McGraw-Hill announced a “pay-for-performance” model
McGraw-Hill announced an agreement to establish a “pay-for-performance” model in which McGraw-Hill will receive variable compensation for those WGU (Western Governors University) students who use MHE technology and services for a particular course and pass.
This is unheard of in the copyright/proprietary business of supplying learning materials to students. McGraw-Hill Education will provide e-books and access to industry-leading adaptive learning tools including McGraw-Hill LearnSmart to Western Governors University’s (WGU) online courses. Under this new pricing structure, the university will pay a significantly discounted flat fee for McGraw-Hill’s course materials. In addition, WGU will pay McGraw-Hill a premium for each student who uses the materials and passes the course with a B grade of better.
The word to use here is “responsibility” both the University, and McGraw-Hill intend to be responsible when students don’t succeed in the course. Students gain access to premium educational materials while keeping the costs low. Improving student performance and lowering costs is what the University and McGraw-Hill were striving for. The students are required to obtain knowledge and skills and pass, if they don’t McGraw-Hill doesn’t get the premium payment.
Western Governors University has drawn attention in its innovative, competency-based approach to learning, which offers affordable, high quality education. Tuition at the private, nonprofit university is about $6,000 per 12-month year and has only increased by $200 in the past 6 years.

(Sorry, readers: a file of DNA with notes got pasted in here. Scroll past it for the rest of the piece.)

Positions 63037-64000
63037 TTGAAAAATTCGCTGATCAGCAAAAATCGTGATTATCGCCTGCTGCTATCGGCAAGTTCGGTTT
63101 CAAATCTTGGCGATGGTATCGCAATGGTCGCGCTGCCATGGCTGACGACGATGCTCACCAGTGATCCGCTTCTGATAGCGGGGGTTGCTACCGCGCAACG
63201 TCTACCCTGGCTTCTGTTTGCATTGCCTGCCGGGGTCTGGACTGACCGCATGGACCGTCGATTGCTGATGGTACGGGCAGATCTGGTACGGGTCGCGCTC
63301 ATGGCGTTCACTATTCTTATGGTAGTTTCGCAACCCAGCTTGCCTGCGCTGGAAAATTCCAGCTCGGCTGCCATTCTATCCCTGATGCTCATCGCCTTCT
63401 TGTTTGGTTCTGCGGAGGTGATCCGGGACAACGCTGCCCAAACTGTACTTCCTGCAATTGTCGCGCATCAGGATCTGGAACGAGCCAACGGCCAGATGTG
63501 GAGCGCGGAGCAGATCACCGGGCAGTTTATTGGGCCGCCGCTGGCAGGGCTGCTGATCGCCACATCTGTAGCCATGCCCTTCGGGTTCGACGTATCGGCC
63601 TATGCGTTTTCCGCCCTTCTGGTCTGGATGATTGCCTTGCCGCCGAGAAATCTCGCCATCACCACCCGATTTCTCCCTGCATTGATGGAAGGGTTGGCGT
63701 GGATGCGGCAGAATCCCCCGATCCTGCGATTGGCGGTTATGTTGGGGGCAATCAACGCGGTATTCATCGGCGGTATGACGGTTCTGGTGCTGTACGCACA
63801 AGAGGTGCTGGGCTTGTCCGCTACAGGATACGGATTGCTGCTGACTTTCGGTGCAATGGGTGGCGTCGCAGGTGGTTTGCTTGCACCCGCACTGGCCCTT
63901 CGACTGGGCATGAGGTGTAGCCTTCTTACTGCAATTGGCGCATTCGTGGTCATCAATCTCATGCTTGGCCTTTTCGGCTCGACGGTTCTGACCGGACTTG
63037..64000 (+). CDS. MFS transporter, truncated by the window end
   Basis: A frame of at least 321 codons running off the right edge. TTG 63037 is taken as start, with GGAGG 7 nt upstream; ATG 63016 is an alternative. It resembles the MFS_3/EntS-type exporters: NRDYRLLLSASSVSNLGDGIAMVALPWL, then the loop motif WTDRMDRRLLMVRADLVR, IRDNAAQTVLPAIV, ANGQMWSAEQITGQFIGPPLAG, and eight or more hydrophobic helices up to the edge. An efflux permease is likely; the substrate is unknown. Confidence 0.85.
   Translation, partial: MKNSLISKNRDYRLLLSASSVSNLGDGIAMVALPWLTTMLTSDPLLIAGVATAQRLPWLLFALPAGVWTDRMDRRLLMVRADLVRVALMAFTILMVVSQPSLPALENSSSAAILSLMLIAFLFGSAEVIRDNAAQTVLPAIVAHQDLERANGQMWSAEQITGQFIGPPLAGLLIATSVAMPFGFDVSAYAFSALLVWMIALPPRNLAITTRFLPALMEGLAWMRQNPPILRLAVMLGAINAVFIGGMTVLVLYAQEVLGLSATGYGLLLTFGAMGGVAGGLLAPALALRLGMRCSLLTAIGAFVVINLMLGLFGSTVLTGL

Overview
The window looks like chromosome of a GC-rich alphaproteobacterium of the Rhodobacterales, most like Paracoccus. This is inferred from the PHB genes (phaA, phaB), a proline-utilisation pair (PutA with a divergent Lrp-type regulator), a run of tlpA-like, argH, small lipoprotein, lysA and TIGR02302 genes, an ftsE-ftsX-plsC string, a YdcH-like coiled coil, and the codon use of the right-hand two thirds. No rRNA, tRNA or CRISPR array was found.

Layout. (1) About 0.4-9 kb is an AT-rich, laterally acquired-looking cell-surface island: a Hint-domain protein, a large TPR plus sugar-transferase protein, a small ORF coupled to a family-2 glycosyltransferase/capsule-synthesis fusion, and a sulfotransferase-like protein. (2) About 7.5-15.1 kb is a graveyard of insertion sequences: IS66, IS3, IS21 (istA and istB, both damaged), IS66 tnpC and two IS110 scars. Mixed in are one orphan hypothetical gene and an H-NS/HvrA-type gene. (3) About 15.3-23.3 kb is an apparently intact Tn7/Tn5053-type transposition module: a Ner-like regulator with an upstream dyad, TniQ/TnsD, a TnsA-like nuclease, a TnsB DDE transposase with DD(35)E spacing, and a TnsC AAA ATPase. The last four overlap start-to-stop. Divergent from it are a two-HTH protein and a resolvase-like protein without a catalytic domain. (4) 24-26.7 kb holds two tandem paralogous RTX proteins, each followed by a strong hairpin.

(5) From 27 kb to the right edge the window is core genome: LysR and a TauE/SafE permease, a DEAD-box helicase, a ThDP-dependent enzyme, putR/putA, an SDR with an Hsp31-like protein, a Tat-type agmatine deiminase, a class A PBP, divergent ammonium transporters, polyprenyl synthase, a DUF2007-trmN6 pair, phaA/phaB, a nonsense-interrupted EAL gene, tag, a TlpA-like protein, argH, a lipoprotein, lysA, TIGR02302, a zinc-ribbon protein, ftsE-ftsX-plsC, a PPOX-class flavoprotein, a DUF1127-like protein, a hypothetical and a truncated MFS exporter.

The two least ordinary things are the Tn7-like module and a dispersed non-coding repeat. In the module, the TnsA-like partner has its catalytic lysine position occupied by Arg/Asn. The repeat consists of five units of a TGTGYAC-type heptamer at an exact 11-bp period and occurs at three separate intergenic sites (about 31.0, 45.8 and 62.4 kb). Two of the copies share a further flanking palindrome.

WGU is regionally accredited by the Northwest Commission on Colleges and Universities and nationally accredited by the Distance Education and Training Council. They offer more than 50 degree programs in business, K-12 teacher education, information technology, and health professions, including nursing.
With this business model in place now we sit back and watch other Universities and copyright/proprietary businesses to see if they also put something similar in place. Our Universities needed a facelift, and this model just may be the ticket to what they needed to bring responsible teaching to the students.
But let’s not forget that students in grades k-12 also need a curriculum that gets them ready for College. Without it students won’t succeed. You can just teach, or you can teach and inspire them to learn. You can inspire only if students have the proper curriculum, and a good teacher. Some of today’s schools fail in one area or both. In today’s educational world when you fail, you are losing big time. The school fails, and the teacher, the student fails, then the parent, and lastly the community. Money lost and most importantly a mind is lost. A failure in education creates a ripple effect that embarks on hurting a community. Which never should of happen in the first place. Everything but not anything needs to be tried to see if it will help education. Not everything will help. As long as the education community understands not to think “overnight success”. They have a good chance in their pursuit of fixing education in their community.
Kudos goes out to McGraw-Hill and to Western Governors University. Thank you!